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The first requirement of any artist is to have a vision. That vision is something that you’re born possessing. You don’t pick it, it picks you. And whatever that vision is, be it quirky and refreshing or dark and disturbing, you’re the messenger charged with bringing it to a world which may not even understand it. It’s a scary thing, to put yourself out there and be uncompromising you. You live for the vision and let the muses lead you along.

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Derek Andrew Wong‘s muse led him to a Buddhist monastery once: “I went to a Buddhist monastery for four days. It was the most life changing experience I’ve ever had. I drank only water and tea, meditated twice a day, slept in a cabin in the woods, ate only vegetarian food, and I was away from any kind of phone service (except Internet, which I limited as well), and I didn’t know anyone. Talk about being vulnerable. It’s only at that state where you learn things about yourself. You feel more, you hear more, you hurt more because it’s only really your mind capturing the pain. But out of all the sorrow I felt, I felt so content at the end. It was amazing.”

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Wong is a lead graphic designer at a small design studio in New York. After toiling in the office vineyards of corporate graphic design for a few years, he fled to follow his own vision. And that restless energy leads him to another change now: “I started off in fine arts, then jumped to graphic design. I still paint/illustrate/build/collage/cause chaos here and there, but not so much as I want to. I write more than I draw now. Before I wanted to study visual arts, I wanted to become a creative writer. I actually still want to.”

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After two short stories collections, “Too Dark in Heaven,” and “Why We Are Silent,” Wong has begun work on a third, “Zebras, Zebras.” For those of you who think those titles speak of a haunted, questing soul, you’re right. Wong tells us: “If I had to choose a color that describes the conceptual aspect of my art, it would be black. Random words that come to mind is maybe deja vu, broken memories, wishes, forgotten dreams, classical music.”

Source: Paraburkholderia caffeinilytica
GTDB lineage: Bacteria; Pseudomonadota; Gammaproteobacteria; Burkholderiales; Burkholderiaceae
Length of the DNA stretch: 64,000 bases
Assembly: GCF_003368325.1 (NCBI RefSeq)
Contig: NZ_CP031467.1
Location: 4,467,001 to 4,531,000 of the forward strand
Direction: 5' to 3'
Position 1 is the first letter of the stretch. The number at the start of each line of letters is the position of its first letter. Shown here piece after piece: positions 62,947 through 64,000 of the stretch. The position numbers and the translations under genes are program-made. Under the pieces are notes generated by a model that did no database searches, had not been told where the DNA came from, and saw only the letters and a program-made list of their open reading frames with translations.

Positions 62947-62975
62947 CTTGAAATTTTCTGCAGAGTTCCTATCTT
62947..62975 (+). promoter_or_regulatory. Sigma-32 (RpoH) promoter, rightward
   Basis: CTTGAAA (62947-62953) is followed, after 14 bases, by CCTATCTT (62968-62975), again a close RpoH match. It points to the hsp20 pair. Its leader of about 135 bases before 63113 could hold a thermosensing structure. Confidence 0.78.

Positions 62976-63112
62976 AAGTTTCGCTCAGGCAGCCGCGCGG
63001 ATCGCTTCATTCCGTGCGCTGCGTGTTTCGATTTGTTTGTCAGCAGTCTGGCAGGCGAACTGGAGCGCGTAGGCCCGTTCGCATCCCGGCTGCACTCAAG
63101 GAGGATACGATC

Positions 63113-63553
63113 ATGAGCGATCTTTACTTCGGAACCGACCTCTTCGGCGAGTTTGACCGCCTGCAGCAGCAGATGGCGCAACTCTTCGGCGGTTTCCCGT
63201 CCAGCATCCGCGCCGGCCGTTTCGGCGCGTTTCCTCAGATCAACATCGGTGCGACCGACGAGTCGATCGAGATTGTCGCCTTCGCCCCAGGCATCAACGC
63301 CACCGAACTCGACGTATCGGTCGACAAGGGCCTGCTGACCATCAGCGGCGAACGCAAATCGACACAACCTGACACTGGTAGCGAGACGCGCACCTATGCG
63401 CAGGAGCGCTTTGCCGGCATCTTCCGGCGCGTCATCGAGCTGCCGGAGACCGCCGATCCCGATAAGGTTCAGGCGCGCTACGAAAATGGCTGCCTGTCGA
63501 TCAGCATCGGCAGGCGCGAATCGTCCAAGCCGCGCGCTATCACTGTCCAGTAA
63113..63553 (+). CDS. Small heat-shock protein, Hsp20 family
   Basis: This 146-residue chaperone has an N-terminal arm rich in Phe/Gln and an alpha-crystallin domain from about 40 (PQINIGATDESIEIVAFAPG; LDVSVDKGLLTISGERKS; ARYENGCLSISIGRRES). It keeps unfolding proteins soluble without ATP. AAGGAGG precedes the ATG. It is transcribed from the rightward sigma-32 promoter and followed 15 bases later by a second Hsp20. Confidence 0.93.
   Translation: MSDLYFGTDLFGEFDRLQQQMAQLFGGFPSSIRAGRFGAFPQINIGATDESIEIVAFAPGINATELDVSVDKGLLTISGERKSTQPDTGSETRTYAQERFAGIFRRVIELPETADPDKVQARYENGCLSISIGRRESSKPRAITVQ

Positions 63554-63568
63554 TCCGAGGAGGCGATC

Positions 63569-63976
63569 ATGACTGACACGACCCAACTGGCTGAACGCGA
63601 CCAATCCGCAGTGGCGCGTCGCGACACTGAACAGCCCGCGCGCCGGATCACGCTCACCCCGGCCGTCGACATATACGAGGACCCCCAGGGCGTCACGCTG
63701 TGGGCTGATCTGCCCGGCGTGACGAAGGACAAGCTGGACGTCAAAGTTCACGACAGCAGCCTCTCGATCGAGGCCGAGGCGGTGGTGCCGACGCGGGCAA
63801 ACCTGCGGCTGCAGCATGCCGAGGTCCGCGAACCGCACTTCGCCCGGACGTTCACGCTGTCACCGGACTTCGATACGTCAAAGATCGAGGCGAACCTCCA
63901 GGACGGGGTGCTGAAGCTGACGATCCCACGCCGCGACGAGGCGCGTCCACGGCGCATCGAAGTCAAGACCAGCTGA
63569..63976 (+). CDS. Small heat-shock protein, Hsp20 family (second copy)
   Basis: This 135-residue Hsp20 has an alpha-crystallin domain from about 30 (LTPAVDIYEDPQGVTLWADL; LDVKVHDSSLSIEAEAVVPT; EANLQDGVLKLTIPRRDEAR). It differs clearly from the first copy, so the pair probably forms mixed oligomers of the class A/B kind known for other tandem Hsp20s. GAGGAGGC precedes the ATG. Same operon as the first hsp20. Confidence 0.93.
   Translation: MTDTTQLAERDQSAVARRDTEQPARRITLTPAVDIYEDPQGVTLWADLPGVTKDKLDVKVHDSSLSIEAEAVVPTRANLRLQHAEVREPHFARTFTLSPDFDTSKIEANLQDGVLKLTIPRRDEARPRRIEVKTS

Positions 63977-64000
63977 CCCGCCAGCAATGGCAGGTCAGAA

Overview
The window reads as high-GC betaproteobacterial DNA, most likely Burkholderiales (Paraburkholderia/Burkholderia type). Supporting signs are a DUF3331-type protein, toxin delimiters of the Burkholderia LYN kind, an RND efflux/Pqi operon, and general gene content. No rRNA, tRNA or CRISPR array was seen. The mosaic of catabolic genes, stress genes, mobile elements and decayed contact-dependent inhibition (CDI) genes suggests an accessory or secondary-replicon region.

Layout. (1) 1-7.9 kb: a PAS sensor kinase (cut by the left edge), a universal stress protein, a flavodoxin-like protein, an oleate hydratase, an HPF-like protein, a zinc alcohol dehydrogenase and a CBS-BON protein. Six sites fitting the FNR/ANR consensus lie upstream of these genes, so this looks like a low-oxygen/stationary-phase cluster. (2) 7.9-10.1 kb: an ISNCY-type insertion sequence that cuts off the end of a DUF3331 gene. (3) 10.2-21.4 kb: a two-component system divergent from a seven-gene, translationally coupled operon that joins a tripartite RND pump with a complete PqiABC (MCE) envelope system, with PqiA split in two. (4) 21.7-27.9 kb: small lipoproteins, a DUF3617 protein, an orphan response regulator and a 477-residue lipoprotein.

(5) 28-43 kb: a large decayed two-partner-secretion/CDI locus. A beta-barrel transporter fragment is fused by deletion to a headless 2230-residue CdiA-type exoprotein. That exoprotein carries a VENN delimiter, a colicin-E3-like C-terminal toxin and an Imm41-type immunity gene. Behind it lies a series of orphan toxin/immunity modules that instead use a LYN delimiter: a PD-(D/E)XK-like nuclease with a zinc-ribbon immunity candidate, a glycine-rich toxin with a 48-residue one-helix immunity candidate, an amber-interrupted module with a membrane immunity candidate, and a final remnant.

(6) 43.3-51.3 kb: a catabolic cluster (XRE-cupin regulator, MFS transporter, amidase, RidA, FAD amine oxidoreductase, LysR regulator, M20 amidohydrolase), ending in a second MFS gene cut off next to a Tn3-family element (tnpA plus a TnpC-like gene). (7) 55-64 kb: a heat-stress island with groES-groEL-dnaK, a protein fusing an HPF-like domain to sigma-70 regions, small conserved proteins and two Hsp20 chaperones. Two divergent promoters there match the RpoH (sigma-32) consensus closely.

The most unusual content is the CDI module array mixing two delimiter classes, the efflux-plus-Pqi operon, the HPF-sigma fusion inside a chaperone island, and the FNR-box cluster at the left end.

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Asked of his inspiration, he confides: “Nature, love, the city, pain, sleep, dreams, drugs, childhood memories, words, quiet, sometimes just walking alone and right when you’re at a breaking point of crying, something comes to you– it does for me at least.”

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And speaking of his relationship to his audience, he tells us: “I think being vulnerable is a means of being strong. It’s a point of putting yourself out there and just doing what you want to do in life. There shouldn’t be any kind of holding back or hesitation when it comes to making art and exposing your emotions. Art is personal. It’s liberating to sort of release what you have inside of you, and it means you have to uncover certain truths about yourself.”

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But just when you think the vision has wafted Derek Andrew Wong to a lofty plane of no return, he comes right back to being tethered to the Earth again. Ask what he sees for himself in the future, and he’ll answer: “I hope more coffee every morning, talking to my parents more often, my brother and I cooking dinner more, and eventually moving away to the mountains with my girlfriend next year. But ask me this question again tomorrow and I’ll probably answer it differently every time.”

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Well, alright, he’ll answer it that way that time. But in the future, who knows? He’s on a journey, and it’s sometimes all we can do to keep up with it. Check out his Instagram at @derekandrewwong.